Led Zeppelin: "Presence" (1976)
Let's call "Presence" the great underrated album in Led Zeppelin's recorded output rather than overlooked, because, despite how you never seem to hear anything from it on classic rock radio, not even when they're "Gettin' the Led Out," it's a safe bet "Presence" outsold every single release from every single band ever reviewed in Terminal Boredom times 100,000. Still, it's not the record people think of when they get to thinking about dear old Led Zep.
It's a crying shame, because it's not without merit. So I'm like: What better place to rectify this sad state of affairs than the fussbuckety e-pages of the mighty Terminal Boredom? I'm sure John Paul Jones has some bills to pay, and so anything this intrepid columnist can do to help out is the least I can do as thanks for everything Zeppelin has ever done for me.
The "problem" with "Presence" as it pertains to a record-buying public keen on "Communication Breakdown," "Whole Lotta Love," and the rest of Zep's faerie and lemon-squeezing mojoish good-time heavy oeurvre, and what makes it stand out from the other nine albums released between 69-82, is the sheer Darkness of it. Not Darkness in a Black Sabbath way; no, more like the darkness of the soul waiting there after an all-nite whiskey and coke binge going on for year after year after year. It's not really depressing, just pensive and introverted.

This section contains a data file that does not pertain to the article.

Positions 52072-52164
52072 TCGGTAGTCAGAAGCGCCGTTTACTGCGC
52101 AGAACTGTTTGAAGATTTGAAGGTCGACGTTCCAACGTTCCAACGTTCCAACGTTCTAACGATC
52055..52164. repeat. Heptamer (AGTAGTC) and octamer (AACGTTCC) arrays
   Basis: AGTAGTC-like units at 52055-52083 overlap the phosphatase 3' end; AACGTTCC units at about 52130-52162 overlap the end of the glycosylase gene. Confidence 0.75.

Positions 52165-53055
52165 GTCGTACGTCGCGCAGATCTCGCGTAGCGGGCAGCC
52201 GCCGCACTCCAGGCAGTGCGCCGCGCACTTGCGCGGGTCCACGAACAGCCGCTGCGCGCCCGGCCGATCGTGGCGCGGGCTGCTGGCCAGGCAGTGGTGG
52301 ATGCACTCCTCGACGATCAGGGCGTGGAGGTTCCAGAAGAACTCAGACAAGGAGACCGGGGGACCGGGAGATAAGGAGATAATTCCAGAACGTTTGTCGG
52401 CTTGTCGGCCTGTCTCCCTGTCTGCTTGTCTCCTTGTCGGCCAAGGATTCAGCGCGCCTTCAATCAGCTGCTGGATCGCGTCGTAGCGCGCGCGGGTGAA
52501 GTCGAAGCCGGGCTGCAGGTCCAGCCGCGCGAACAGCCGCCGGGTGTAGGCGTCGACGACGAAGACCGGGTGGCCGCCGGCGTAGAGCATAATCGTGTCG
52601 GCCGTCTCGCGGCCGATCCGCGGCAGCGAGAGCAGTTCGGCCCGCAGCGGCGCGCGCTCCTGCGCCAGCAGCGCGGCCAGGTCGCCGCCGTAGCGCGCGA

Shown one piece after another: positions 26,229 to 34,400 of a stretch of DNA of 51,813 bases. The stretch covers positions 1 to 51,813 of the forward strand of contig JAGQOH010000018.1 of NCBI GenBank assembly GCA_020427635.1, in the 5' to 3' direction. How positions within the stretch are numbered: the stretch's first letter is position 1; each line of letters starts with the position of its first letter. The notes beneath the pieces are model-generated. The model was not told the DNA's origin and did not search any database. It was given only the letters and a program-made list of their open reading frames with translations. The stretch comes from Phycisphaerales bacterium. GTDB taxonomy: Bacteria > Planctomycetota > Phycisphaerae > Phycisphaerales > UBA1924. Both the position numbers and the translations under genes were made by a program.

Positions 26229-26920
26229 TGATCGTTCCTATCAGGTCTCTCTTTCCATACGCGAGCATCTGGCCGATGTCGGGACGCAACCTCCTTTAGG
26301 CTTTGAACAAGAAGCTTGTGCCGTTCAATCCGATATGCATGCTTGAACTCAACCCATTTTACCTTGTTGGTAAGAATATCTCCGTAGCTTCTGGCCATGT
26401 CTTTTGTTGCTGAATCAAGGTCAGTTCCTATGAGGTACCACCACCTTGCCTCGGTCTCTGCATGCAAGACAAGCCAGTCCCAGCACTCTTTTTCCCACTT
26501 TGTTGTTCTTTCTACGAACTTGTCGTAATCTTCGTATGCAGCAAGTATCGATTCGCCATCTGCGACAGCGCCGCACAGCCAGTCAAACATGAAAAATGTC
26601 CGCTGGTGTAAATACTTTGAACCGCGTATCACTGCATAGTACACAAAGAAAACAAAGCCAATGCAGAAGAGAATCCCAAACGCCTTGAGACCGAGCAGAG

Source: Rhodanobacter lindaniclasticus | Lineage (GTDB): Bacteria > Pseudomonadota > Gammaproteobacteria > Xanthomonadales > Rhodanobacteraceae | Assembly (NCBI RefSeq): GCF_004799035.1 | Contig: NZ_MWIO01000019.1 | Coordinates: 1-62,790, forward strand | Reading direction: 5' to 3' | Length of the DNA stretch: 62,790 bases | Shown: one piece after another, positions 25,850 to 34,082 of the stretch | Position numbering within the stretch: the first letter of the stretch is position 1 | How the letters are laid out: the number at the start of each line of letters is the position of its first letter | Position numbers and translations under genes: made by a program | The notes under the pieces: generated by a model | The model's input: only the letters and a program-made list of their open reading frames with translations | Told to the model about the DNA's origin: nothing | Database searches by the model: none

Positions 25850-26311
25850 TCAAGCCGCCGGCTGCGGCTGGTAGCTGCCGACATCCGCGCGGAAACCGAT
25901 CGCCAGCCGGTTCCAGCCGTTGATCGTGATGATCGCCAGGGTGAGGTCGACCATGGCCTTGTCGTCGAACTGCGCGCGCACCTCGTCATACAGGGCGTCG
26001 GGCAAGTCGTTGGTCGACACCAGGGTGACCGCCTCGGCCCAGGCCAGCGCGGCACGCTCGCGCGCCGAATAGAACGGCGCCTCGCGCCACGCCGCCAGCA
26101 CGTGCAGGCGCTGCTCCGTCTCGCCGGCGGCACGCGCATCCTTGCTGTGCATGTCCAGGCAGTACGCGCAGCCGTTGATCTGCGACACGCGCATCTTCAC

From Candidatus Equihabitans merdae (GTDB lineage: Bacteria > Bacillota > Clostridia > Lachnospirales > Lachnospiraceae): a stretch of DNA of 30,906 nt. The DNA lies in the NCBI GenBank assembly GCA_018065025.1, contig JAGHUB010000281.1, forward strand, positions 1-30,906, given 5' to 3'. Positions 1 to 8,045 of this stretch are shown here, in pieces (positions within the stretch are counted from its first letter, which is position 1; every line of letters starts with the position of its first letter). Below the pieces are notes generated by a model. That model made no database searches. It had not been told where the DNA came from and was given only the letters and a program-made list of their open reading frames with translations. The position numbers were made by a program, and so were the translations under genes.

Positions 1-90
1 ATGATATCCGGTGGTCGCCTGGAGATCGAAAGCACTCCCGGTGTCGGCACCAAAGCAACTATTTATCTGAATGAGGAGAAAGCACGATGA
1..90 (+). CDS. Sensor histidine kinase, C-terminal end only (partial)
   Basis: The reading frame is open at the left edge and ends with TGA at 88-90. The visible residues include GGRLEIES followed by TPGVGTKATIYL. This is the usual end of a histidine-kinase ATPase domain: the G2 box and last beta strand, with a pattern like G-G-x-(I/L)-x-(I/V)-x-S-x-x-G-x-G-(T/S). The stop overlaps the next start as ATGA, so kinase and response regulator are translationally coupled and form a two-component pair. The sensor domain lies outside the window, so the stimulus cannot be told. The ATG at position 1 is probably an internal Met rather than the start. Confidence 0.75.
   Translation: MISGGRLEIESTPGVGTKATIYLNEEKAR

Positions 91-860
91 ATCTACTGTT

"Presence" gives you the idea something's not right with the people making the record, right down to the cool-creepy Hipgnosis cover with that black obelisk like a mini version of the "2001: A Space Odyssey" monolith plopped right in the middle of a well-dressed family sitting down to dinner.
Speaking of Hipgnosis, I like the "Presence" cover the best of all their fantastic record artwork. I dig 70's album art made by Hipgnosis and Roger Dean way more than anything done before or since. There's a real pursuit of quality and hardearned creativity unmatched since punk's mindless gluestick n' crayola ethic cheapened and degraded the whole culture to the point where 98% of the mass production of arrested adolescents is less an inheritance of a musical tradition and more of a rehash of the same exhausted music and attitude we've heard a kajillion times before.